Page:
For those of you who don’t know, Article 14 of the GDPR says that if you obtain data about someone, and you didn’t get it directly from them, you have to tell them that you have it, and what you’re doing with it. In the lead up to the May 25th GDPR launch date, this … Continue reading Article 14 – what was that all about, then?
If I get one more email telling me that “GDPR means we have to ask you to opt-in” I think I’m going to go postal. Let’s do this slowly, and this time with feeling. Marketing (and fundraising) emails are covered by the Privacy and Electronic Communications Regulation 2003. That’s right, a 15-year-old piece of legislation. … Continue reading GDPR: you’re all getting it wrong
Hoo boy. Here we go again. More silly codenames, more incomprehensible tech gobbledegook, more security flaws, more worry. What does it all mean? I’m not going to give a detailed technical explanation. The best one is here. The very very short version is that processor speeds have run ahead of memory speeds for some time, … Continue reading Meltdown, Spectre and other James Bond movie titles
I wrote a blog entry five years ago, explaining why using security questions for password resets was a bad idea. (Why “improved” on-line security could compromise your bank account). It's still true, and we're still getting it wrong. Last week saw an American fined about £200k and sent to prison for nine months for hacking … Continue reading It’s 2018 and we still can’t get basic things right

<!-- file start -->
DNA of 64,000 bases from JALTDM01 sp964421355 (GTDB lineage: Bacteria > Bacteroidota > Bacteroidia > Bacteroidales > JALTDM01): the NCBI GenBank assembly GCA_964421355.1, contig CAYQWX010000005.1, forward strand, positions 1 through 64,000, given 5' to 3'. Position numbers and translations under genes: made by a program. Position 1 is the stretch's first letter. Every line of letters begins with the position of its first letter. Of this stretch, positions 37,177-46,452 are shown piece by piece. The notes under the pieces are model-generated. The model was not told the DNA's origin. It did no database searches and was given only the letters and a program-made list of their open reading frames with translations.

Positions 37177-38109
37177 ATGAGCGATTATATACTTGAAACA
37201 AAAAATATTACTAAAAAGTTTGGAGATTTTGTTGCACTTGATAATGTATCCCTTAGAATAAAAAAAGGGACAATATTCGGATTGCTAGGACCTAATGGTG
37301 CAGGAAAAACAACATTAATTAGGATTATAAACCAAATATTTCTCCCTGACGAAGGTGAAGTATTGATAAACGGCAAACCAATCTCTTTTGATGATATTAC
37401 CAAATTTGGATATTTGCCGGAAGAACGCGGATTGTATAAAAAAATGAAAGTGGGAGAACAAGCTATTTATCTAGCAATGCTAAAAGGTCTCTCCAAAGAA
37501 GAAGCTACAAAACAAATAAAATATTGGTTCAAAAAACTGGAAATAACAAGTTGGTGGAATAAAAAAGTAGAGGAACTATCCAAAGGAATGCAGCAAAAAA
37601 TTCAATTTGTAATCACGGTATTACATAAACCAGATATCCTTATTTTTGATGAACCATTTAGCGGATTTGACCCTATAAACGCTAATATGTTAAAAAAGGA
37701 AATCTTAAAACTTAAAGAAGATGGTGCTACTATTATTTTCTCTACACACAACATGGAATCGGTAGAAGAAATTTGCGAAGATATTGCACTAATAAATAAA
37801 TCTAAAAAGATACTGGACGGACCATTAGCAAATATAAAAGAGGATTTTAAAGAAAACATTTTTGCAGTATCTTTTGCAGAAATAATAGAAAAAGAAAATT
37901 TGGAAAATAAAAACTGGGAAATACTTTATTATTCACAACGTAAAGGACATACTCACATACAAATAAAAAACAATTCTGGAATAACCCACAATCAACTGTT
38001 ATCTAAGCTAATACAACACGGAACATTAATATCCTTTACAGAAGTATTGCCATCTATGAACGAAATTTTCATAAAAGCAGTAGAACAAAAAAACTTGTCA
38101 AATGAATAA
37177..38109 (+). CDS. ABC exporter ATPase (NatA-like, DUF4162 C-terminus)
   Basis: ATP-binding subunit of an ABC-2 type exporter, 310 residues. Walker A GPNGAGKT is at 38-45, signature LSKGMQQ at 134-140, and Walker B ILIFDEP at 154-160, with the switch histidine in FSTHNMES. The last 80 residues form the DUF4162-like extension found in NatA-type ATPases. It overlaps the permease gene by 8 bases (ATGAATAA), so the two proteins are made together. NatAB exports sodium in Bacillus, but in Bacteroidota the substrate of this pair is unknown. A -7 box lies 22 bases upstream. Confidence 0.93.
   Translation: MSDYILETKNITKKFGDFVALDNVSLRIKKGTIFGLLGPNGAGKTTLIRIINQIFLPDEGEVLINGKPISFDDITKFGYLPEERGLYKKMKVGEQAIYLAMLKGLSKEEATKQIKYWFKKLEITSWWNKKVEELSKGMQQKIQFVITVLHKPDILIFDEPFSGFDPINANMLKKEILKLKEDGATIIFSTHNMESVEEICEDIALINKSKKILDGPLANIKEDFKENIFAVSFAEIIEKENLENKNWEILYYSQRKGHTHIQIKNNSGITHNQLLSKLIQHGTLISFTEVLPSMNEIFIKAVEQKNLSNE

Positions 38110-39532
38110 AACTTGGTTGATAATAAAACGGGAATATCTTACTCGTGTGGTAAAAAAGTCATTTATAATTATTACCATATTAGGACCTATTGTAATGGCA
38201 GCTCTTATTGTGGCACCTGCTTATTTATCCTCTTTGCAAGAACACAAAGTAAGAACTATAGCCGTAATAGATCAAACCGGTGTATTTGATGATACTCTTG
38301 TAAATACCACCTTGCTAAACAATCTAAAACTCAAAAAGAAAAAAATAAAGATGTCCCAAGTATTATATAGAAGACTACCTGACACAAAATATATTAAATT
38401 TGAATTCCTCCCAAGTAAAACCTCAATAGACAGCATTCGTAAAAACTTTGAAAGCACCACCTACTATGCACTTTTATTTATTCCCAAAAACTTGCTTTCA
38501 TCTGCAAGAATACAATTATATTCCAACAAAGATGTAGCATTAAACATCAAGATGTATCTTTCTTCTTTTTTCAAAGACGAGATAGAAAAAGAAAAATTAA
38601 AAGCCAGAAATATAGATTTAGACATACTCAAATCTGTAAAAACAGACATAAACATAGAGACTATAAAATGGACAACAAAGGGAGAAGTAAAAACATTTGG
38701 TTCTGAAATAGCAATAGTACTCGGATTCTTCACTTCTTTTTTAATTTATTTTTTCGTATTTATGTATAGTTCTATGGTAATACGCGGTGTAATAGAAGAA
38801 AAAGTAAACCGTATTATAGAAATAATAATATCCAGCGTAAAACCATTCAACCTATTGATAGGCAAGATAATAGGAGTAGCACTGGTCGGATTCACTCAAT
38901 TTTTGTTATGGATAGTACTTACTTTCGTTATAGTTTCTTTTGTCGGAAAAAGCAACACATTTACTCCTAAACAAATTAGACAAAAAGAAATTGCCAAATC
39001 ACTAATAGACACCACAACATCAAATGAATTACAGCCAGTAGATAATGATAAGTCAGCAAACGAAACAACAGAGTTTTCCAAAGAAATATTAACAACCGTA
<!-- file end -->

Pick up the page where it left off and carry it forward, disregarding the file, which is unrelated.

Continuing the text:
I wasn't going to blog about Carphone Warehouse being fined £400k by the ICO for a breach, because boring-boring-you've-done-this-before, but then I couldn't help myself. Carphone's offence? A data breach. Resulting from poor maintenance of cyber security on an internet-facing webserver. You remember TalkTalk? They were fined £400,000 just over a year ago. For a … Continue reading What does it take?
If 60’s and 70’s programmers had anticipated that their code would still be in use thirty-odd years later, we wouldn’t have needed a massive effort to fix the installed codebase before the century rolled over. But they didn’t, and we did. A lot of money was spent. The world didn’t end on the 1st of … Continue reading Y2K wasn’t a rip-off; neither is GDPR
Uber decided to double-down in its race to the moral bottom. Not content with spying on customers, misleading regulators, employing sex-pests and generally having a toxic corporate culture, the taxi-subsidy service tried to conceal a hack that breached the personal details of more than 57m people, including drivers as well as riders. Much is being … Continue reading Big fines aren’t the big deal